His election in 1968 had climaxed a career unusual on two counts: his early success and his comeback after being defeated for President in 1960 and for Governor of California in 1962.
Born in California in 1913, Nixon had a brilliant record at Whittier College and Duke University Law School before beginning the practice of law. In 1940, he married Patricia Ryan; they had two daughters, Patricia(Tricia) and Julie. During World War II, Nixon served as a Navy lieutenant commander in the Pacific.
On leaving the service, he was elected to Congress from his California district. In 1950, he won a Senate seat. Two years later, General Eisenhower selected Nixon, age 39, to be his running mate.
As Vice President, Nixon took on major duties in the Eisenhower Administration. Nominated for President by acclamation in 1960, he lost by a narrow margin to John F. Kennedy. In 1968, he again won his party's nomination, and went on to defeat Vice President Hubert H. Humphrey and third- party candidate George C. Wallace.
His accomplishments while in office included revenue sharing, the end while in draft, new anti crime laws,and a broad environmental program. As he had promised, he appointed Justices of conservative philosophy to the Supreme Court. One of the most dramatic events of his first term occurred in 1969, when American astronauts made the first moon landing.
Some of his most acclaimed achievements came in his quest for world stability. During visits in 1972 to Beijing and Moscow, he reduced tensions with China and the U.S.S.R. His summit meetings with Russian leader Leonid I.Brezhnev produced a treaty to limit strategic nuclear weapons. In January 1973, he announced an accord with North Viet Nam to end American involvement in Indochina. In 1974, his Secretary of State,Henry Kissinger, negotiated disengagement agreements between Israel and its opponents, Egypt and Syria.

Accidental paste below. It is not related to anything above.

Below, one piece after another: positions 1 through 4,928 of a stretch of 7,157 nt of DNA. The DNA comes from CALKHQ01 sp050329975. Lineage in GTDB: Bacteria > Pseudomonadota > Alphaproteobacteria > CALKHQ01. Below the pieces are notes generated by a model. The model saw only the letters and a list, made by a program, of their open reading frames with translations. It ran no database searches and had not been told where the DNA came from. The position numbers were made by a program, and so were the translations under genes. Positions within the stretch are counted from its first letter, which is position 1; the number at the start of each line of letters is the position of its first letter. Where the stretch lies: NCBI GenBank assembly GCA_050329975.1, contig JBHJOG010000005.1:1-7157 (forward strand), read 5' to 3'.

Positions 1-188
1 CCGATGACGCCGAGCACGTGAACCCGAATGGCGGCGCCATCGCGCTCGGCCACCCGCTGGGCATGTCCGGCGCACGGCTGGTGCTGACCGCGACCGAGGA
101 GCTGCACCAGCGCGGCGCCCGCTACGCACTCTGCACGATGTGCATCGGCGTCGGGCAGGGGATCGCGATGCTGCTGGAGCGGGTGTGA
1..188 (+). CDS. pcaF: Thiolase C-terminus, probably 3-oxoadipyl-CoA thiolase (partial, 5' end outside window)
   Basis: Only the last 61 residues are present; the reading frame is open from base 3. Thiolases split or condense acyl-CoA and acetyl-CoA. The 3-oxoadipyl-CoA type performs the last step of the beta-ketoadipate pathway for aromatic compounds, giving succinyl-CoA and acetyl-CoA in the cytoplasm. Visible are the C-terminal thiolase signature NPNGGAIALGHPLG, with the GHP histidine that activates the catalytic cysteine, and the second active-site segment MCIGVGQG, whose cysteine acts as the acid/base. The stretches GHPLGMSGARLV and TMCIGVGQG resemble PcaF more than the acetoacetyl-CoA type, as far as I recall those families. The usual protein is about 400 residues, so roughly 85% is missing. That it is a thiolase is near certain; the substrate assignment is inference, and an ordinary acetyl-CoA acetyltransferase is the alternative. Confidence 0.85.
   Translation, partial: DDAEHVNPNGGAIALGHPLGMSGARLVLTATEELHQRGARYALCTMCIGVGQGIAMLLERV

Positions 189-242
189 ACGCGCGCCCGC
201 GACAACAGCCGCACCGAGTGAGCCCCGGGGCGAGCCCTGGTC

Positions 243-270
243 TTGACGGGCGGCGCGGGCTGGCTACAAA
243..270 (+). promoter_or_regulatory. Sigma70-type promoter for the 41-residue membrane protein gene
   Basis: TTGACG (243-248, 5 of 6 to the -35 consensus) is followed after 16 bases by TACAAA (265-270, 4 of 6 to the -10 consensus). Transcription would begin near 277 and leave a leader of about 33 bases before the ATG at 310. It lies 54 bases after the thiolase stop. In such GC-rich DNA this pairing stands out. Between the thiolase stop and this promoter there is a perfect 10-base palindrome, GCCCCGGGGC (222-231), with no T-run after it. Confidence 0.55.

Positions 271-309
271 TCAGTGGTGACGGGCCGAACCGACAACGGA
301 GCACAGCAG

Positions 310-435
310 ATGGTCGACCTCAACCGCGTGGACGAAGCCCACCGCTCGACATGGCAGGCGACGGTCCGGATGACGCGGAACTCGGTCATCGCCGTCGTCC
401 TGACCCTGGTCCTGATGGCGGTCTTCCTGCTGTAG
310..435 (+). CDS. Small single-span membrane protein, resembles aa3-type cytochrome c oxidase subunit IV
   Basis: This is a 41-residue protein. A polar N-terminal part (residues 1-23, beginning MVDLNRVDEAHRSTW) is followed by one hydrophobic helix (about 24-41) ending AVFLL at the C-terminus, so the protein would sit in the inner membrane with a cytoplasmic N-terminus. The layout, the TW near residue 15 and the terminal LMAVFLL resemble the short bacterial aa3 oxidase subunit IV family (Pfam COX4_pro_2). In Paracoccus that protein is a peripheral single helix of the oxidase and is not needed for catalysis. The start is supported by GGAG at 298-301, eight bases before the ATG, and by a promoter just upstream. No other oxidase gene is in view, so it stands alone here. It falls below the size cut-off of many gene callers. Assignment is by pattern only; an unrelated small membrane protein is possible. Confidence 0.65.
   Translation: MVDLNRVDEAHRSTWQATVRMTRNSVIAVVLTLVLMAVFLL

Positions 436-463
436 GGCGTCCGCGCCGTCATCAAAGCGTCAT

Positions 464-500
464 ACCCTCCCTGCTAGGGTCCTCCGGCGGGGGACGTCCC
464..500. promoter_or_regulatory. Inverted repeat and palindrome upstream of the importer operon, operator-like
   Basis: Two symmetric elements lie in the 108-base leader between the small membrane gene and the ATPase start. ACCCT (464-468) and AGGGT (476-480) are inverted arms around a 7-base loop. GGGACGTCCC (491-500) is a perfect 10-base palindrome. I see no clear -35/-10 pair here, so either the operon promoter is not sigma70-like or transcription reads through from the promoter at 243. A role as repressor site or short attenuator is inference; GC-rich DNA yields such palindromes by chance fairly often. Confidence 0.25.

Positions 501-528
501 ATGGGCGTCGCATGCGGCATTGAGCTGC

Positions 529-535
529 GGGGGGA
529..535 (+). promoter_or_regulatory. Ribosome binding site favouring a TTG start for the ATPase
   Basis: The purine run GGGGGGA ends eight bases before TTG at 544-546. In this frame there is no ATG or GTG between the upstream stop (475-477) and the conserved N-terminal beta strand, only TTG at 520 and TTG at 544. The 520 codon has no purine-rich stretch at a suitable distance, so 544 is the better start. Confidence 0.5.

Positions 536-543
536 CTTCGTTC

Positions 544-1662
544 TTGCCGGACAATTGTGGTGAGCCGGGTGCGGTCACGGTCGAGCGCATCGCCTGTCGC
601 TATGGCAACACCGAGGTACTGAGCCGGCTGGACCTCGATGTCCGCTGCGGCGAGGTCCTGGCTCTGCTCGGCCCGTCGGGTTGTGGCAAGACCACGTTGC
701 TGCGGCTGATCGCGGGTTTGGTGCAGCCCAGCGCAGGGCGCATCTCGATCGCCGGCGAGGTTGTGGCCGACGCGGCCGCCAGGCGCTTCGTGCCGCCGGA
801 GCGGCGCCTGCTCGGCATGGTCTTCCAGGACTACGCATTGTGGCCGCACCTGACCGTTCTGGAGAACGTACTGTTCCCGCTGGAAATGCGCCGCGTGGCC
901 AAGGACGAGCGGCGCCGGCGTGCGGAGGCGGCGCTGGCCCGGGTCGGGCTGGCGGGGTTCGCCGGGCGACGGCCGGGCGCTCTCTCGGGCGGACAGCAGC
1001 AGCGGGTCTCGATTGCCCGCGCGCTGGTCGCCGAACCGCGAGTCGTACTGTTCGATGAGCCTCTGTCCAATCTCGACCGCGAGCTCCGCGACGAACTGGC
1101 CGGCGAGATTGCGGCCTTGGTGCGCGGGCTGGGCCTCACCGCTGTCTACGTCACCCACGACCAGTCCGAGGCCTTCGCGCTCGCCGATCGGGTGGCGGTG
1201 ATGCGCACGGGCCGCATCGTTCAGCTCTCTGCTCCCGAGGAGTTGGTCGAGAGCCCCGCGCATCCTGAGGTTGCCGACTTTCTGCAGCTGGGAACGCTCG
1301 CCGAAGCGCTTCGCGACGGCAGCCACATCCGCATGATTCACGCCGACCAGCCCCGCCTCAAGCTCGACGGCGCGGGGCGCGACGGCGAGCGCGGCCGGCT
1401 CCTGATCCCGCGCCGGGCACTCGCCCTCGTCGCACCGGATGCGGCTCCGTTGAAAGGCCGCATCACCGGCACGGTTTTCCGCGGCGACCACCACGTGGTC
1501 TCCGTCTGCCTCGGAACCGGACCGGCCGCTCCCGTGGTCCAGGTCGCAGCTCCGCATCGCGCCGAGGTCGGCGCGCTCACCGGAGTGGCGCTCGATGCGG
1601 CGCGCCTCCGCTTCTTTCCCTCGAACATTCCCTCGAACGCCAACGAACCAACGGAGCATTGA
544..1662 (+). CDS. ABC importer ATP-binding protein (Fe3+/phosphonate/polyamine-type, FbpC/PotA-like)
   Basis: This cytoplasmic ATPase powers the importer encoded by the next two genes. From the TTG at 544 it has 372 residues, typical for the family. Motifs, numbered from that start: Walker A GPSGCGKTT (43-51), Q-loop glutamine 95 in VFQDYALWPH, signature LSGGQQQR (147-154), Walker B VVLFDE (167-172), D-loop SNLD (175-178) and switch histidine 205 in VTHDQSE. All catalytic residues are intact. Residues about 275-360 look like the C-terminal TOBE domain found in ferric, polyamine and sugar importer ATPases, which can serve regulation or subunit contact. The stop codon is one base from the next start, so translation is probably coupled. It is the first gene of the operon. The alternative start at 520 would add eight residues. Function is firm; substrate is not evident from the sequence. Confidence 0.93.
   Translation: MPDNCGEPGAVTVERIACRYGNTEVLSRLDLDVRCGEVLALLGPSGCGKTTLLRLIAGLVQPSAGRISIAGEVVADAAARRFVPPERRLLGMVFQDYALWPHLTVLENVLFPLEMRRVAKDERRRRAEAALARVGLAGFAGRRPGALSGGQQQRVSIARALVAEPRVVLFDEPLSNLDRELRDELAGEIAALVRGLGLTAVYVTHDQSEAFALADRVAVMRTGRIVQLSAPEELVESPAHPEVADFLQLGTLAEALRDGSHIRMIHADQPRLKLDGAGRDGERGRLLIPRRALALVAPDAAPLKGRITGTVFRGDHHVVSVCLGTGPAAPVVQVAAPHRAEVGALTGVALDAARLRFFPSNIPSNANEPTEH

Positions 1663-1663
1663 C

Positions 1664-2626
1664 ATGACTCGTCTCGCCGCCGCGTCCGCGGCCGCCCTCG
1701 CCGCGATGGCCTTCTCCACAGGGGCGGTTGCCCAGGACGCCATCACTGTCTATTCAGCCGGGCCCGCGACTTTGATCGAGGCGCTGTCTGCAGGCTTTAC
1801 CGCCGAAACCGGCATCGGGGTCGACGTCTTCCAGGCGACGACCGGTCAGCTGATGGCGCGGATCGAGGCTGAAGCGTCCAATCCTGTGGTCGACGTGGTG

In his 1972 bid for office, Nixon defeated Democratic candidate George McGovern by one of the widest margins on record.
Within a few months, his administration was embattled over the so- called"Watergate" scandal, stemming from a break- in at the offices of the Democratic National Committee during the 1972 campaign. The break- in was traced to officials of the Committee to Re- elect the President. A number of administration officials resigned; some were later convicted of offenses connected with efforts to cover up the affair. Nixon denied any personal involvement, but the courts forced him to yield tape recordings which indicated that he had, in fact, tried to divert the investigation.
As a result of unrelated scandals in Maryland, Vice President Spiro T.Agnew resigned in 1973. Nixon nominated, and Congress approved, House Minority Leader Gerald R. Ford as Vice President.
Faced with what seemed almost certain impeachment, Nixon announced on August 8, 1974, that he would resign the next day to begin "that process of healing which is so desperately needed in America."
In his last years, Nixon gained praise as an elder statesman. By the time of his death on April 22, 1994, he had written numerous books on his ex
- Richard Nixon, in About.com: American History, Questionable quality.